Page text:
rot_hood = (np.take( def_pnts, self._nbrs, axis=1 ).transpose((1,0,2)) - def_pnts.T[...,None])
U,s,Vt = np.linalg.svd( rot_hood@tru_hood.transpose((0,2,1)) )
R = U@Vt
dets = np.linalg.det(R)
Vt[:,self.n_dims-1,:] *= dets[:,None]
R = U@Vt
return R
def _build_rhs( self, rotations: np.ndarray ):
R = (np.take( rotations, self._nbrs, axis=0 )+rotations[:,None])*0.5
tru_hood = (self._pnts.T[...,None]-np.take( self._pnts, self._nbrs, axis=1 ).transpose((1,0,2)))*self._wgts[:,None,:]
rhs = np.sum( (R@tru_hood.transpose((0,2,1))[...,None]).squeeze(), axis=1 )
return rhs
def _build_constraint_rhs( self, anchors: Dict[int,Tuple[float,float,float]] ):
f = np.zeros((self.n_pnts,self.n_dims),dtype=float)
f[self._anchors,:] = np.take( self._pnts, self._anchors, axis=1 ).T
for i,v in anchors.items():
if i not in self._anchors:
raise ValueError('Supplied anchor was not included in list provided at construction!')
f[i,:] = v
return f

The indexing was tricky to figure out. Error handling and input checking can obviously be improved. Something I'm not going into are the handling of anchor vertices and the overall quadratic forms that are being solved.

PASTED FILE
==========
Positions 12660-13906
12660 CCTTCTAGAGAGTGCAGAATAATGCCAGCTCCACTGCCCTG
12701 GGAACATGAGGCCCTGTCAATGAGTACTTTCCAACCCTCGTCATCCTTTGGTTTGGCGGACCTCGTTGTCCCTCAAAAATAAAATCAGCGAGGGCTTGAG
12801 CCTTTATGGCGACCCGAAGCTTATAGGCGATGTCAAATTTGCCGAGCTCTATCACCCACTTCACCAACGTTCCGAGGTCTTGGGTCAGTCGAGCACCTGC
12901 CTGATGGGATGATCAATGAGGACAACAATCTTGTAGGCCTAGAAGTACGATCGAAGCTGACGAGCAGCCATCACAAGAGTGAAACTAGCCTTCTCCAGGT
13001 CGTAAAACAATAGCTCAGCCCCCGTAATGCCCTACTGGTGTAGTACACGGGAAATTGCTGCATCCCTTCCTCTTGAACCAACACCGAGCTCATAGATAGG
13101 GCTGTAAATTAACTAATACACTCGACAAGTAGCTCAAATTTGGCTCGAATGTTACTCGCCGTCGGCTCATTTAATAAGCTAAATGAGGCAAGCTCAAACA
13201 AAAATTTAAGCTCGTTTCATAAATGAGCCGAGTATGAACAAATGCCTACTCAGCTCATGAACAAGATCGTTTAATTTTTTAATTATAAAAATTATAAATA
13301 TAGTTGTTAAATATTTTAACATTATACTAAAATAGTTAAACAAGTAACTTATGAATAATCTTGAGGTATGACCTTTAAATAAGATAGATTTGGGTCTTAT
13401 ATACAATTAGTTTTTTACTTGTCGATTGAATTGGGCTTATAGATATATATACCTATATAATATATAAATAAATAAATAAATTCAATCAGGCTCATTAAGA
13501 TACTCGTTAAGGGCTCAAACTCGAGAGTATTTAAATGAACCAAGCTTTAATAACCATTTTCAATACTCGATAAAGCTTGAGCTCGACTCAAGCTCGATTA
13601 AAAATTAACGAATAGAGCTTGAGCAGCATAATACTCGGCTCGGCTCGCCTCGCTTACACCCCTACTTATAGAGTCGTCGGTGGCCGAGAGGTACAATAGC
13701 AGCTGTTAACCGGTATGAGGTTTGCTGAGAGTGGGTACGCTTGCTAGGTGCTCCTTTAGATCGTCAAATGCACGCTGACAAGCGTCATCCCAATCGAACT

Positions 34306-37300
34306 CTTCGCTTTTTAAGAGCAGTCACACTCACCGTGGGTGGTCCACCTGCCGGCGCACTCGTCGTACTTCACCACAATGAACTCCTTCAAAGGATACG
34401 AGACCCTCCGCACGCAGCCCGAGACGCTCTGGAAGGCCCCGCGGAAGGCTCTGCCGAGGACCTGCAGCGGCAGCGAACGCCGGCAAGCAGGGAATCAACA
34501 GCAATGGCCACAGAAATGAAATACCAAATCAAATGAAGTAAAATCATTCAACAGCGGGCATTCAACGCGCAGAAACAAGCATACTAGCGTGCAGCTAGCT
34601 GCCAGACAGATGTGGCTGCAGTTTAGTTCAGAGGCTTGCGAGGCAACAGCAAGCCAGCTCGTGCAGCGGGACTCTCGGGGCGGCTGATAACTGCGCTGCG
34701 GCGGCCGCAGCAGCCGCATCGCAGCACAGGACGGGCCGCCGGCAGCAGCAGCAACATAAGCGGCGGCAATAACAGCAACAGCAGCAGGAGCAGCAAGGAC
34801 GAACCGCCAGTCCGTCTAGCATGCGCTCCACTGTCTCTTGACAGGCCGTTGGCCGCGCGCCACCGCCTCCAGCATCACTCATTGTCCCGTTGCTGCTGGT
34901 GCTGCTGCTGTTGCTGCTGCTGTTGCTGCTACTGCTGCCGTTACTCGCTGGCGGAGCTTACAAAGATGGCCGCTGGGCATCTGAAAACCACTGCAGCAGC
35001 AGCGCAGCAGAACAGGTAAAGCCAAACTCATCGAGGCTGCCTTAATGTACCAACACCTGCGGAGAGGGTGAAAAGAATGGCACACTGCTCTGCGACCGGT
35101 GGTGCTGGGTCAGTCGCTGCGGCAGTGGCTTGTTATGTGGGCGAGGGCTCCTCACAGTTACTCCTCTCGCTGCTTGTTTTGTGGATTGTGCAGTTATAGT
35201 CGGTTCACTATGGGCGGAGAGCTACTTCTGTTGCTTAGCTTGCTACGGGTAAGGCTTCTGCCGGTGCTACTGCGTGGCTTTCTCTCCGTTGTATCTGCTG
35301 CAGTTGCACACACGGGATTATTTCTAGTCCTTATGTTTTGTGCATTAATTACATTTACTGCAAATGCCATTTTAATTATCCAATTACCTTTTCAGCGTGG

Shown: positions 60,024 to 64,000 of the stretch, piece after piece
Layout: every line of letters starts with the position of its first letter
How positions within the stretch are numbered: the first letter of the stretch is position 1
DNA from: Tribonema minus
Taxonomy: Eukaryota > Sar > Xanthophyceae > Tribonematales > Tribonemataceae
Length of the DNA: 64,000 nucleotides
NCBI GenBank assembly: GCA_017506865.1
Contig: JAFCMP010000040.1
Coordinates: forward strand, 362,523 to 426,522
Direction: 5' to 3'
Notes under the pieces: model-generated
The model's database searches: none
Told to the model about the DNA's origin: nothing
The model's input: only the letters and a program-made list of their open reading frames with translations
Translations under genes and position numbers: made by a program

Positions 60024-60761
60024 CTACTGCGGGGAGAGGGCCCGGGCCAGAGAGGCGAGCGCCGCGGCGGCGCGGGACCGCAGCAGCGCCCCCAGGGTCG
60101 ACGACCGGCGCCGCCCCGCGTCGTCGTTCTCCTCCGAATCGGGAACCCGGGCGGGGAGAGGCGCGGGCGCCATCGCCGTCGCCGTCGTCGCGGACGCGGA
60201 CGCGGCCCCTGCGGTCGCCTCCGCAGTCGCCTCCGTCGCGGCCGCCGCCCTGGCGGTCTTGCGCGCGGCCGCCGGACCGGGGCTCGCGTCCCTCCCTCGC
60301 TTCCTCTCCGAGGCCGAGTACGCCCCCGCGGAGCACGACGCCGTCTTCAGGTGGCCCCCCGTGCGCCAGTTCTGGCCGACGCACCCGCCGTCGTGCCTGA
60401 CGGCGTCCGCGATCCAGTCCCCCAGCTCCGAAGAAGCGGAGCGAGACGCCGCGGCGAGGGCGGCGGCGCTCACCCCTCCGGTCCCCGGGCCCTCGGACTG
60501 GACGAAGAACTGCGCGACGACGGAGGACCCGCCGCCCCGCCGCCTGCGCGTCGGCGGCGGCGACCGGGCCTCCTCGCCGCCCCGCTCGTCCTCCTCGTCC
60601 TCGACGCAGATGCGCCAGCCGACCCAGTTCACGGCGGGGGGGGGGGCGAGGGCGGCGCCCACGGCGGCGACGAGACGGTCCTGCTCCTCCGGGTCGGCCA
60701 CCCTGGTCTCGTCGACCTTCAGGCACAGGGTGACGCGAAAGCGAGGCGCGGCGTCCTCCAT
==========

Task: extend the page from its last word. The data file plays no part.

## So does it Work?

Yes. Here is a 2D equivalent to the bar example from the paper:

import time
import numpy as np
import matplotlib.pyplot as plt
import arap
def grid_mesh_2d( nx, ny, h ):
x,y = np.meshgrid( np.linspace(0.0,(nx-1)*h,nx), np.linspace(0.0,(ny-1)*h,ny))
idx = np.arange(nx*ny,dtype=int).reshape((ny,nx))
quads = np.column_stack(( idx[:-1,:-1].flat, idx[1:,:-1].flat, idx[1:,1:].flat, idx[:-1,1:].flat ))
tris = np.vstack((quads[:,(0,1,2)],quads[:,(0,2,3)]))
return np.row_stack((x.flat,y.flat)), tris, idx
nx,ny,h = (21,5,0.1)
pnts, tris, ix = grid_mesh_2d( nx,ny,h )
anchors = {}
for i in range(ny):
anchors[ix[i,0]] = ( 0.0, i*h)
anchors[ix[i,1]] = ( h, i*h)
anchors[ix[i,nx-2]] = (h*nx*0.5-h, h*nx*0.5+i*h)
anchors[ix[i,nx-1]] = ( h*nx*0.5, h*nx*0.5+i*h)
deformer = arap.ARAP( pnts, tris, anchors.keys(), anchor_weight=1000 )
start = time.time()